The global financial markets have, since the global financial crisis of 2007-08, been extremely distorted. Interest rates have been negligible across most of the developed economies, and there seems to be little sign that they are about to rise significantly. Australia, which was exempt for a long time, has now been drawn into that problem. It has led to a world-wide pursuit of riskier investments in the hope of getting better returns. It is likely that Australia’s ‘wealthy’ retirees will be joining that chase. At least if they lose out they will have the aged pension as a fall back.


David JamesDavid James is a business journalist with a PhD in English literature. He edits Personal Super Investor.

 

Topic tags: David James, economics, finance, superannuation, social justice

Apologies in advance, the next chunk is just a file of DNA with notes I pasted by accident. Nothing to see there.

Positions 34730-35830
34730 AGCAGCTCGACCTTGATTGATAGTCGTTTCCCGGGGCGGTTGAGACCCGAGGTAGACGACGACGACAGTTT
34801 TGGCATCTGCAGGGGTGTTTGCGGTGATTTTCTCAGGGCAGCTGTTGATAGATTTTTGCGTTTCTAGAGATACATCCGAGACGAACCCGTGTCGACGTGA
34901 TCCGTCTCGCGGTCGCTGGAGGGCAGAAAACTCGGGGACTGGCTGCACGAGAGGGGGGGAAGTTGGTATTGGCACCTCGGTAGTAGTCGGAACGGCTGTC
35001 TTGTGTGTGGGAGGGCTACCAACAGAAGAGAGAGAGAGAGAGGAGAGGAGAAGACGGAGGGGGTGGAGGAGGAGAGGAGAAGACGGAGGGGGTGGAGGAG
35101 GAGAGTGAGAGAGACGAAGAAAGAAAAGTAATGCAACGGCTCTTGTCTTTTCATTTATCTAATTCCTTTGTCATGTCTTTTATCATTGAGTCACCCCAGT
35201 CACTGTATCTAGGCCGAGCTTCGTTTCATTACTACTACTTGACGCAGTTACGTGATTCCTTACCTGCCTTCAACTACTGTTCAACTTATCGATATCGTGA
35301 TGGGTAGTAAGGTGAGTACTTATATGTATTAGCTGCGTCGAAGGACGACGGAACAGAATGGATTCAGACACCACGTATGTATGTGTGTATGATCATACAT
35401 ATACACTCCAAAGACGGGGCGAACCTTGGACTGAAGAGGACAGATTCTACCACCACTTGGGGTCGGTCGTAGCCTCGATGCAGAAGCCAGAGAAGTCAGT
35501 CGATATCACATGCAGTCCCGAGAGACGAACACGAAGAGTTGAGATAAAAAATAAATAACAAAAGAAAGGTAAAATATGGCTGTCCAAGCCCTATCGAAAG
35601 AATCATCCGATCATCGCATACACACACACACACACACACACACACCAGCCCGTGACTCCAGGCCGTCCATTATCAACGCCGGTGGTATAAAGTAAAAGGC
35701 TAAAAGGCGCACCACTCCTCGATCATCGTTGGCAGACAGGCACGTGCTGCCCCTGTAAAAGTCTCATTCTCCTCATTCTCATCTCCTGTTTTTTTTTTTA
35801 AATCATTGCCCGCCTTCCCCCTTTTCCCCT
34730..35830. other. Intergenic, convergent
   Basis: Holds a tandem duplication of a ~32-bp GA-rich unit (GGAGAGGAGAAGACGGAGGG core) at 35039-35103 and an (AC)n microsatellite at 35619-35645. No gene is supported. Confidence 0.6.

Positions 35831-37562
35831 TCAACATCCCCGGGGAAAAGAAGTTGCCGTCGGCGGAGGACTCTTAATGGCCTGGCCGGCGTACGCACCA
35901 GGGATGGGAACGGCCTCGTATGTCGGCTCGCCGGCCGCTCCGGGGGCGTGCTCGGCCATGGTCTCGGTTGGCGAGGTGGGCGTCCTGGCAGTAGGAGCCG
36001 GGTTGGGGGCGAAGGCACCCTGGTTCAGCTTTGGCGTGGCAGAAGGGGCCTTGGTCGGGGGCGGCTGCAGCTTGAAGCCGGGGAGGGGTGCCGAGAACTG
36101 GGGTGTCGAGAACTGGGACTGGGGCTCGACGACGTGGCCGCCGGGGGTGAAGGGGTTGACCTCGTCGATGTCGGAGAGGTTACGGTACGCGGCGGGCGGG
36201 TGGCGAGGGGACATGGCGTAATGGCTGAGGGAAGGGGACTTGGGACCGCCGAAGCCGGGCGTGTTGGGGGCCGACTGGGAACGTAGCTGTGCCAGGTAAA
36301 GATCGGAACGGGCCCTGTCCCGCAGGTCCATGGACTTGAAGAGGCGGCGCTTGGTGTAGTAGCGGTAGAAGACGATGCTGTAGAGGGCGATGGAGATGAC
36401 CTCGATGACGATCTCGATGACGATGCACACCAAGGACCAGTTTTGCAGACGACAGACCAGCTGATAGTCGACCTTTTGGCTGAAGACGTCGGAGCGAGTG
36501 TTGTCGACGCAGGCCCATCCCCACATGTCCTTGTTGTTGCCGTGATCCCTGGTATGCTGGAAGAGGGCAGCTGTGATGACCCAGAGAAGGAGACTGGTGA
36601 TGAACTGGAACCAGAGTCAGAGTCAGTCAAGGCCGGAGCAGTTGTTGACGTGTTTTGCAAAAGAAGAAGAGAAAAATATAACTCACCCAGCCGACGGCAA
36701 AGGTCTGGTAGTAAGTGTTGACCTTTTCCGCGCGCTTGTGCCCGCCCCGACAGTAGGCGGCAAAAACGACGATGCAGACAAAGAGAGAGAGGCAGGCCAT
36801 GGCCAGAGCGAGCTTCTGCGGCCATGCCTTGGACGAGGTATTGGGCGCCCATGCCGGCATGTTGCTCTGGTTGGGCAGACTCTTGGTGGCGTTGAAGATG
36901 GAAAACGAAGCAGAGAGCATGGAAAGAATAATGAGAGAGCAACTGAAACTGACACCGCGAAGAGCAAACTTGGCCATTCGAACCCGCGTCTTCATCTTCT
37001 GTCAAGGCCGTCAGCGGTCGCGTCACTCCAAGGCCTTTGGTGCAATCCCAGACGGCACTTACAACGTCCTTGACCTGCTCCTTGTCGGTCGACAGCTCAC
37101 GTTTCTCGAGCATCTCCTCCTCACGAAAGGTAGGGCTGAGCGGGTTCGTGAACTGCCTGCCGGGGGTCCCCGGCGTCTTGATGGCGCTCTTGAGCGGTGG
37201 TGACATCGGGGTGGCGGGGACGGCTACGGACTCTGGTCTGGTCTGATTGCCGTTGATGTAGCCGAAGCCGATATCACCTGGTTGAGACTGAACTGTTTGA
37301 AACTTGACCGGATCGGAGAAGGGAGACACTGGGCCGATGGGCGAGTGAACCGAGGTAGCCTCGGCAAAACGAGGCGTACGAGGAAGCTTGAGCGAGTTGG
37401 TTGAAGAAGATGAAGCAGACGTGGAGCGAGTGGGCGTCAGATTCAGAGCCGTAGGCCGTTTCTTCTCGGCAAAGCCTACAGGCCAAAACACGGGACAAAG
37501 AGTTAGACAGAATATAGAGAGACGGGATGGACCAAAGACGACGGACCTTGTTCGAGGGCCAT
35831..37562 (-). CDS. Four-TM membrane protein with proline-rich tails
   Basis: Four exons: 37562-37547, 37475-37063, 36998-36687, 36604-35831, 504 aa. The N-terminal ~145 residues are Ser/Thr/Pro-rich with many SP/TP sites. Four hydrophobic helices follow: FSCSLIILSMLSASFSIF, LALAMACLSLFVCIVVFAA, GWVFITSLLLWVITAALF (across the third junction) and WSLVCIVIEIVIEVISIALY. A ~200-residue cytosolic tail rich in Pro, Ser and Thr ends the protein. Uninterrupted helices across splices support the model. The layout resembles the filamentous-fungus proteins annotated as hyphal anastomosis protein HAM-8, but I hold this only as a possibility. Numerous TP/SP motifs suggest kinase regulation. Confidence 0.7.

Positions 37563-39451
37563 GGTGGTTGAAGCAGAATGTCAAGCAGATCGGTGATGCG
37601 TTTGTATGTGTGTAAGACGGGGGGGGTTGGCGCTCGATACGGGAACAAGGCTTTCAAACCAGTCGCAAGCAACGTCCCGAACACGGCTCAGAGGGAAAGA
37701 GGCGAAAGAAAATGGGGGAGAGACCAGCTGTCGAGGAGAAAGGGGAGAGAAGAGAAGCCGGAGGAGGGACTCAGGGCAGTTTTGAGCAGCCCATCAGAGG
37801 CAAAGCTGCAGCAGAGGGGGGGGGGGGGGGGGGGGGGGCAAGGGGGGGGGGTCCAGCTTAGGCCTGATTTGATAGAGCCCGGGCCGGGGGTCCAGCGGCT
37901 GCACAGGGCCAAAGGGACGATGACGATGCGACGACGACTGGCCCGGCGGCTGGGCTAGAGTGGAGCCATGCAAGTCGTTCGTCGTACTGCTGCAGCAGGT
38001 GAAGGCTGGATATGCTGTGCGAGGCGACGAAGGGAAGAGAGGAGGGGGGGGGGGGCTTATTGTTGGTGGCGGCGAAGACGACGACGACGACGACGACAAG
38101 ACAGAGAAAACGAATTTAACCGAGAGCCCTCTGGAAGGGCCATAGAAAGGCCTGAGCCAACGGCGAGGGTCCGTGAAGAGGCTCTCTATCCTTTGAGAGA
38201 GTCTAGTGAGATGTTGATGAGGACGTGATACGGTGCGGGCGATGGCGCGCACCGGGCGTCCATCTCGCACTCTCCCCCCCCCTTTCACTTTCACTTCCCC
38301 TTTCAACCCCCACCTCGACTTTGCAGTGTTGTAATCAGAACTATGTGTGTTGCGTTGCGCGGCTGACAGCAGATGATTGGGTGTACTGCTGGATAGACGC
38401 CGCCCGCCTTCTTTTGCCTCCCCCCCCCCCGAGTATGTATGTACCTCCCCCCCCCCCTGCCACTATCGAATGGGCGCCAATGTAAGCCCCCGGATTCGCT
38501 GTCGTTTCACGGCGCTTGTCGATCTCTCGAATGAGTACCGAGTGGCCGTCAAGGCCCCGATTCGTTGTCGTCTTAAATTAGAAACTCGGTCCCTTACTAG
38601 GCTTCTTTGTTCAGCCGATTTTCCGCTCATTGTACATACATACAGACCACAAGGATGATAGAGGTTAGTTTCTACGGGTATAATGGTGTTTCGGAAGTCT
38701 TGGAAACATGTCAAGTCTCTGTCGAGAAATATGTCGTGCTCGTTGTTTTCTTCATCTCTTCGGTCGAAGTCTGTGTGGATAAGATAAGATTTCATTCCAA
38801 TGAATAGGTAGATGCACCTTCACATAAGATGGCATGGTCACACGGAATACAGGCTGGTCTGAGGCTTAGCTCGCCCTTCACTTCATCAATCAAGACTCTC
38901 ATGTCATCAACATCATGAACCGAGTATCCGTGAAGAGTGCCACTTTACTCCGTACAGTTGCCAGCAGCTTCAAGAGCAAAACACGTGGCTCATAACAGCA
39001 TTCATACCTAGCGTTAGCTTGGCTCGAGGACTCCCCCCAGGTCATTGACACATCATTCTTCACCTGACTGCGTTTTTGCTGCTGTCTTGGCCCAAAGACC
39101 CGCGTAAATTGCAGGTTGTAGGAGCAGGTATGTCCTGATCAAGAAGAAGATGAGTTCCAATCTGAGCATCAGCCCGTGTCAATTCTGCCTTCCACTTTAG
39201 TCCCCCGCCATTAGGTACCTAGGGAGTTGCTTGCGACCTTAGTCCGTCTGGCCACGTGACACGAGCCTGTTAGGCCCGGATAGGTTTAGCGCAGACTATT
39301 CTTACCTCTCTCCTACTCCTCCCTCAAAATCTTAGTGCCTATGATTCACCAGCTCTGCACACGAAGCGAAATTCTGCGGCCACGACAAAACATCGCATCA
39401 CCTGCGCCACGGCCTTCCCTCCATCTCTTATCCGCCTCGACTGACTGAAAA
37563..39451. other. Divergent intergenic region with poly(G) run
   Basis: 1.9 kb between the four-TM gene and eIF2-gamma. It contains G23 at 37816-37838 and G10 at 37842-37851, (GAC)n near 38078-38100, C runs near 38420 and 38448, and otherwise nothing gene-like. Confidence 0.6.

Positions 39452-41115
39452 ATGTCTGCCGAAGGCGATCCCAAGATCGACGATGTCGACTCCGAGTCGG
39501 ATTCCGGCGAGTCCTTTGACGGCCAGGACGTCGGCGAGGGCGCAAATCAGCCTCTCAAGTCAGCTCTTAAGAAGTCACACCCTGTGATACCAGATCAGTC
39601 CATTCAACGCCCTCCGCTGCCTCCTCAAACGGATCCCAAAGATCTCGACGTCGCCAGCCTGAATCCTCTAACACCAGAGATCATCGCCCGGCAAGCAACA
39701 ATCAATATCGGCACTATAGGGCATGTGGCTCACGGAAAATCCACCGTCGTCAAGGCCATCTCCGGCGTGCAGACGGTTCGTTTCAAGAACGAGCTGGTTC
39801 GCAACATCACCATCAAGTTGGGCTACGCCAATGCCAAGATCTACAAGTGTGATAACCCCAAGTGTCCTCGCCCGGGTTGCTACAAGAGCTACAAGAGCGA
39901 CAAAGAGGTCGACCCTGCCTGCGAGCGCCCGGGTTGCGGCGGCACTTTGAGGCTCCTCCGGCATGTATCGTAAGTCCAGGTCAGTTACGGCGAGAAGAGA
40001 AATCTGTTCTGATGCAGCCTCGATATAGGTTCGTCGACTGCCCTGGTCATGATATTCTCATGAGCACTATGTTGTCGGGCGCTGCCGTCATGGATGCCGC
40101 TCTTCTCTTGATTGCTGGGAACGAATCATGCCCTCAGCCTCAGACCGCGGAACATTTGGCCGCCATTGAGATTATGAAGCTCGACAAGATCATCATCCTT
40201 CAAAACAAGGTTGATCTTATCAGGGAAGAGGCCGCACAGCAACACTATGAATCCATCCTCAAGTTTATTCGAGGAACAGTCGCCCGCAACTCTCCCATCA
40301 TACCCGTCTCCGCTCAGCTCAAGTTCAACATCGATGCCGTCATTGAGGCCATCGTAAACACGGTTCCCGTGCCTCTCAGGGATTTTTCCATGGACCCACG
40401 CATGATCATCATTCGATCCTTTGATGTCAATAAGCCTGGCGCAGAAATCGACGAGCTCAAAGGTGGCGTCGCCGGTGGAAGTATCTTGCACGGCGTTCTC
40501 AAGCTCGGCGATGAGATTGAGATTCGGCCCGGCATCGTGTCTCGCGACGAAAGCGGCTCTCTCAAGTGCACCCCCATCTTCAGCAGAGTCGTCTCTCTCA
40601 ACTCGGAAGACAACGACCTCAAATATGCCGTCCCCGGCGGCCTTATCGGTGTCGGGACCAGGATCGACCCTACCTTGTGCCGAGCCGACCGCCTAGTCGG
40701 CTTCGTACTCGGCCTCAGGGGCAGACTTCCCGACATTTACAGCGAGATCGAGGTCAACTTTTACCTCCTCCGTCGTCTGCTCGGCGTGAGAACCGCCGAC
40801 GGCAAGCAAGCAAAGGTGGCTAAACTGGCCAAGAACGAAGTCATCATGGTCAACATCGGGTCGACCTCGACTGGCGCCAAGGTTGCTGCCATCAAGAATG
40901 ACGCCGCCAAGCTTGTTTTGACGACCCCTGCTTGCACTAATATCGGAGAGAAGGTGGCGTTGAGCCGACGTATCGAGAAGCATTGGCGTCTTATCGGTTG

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Alan Kohler, in an opinion piece published on the ABC’s Drum web page on the 19th of March titled ‘Want to sort out pensions? Then look to super’, has presented a good argument for improving superannuation returns by encouraging the funds to invest in the nation’s infrastructure. He is very critical of super funds for being too conservative in their investments, for ‘confusing risk with volatility and investing too much money in fixed-interest assets in order to smooth out short-term ups and downs at the cost of long-term returns.’ He claims that over the last twenty years or so, returns from infrastructure have far outstripped those from fixed assets such as term deposits and the like. Kohler suggests that anyone twenty years ago investing in Transurban for example, owner of Melbourne’s CityLink toll road, would not even qualify for a part pension today. Moreover, given the trillions held in our super accounts, such a strategy could ensure that we have the best infrastructure possible as well as solving our pension dilemma; and would it not be a great boost to renewable energy development?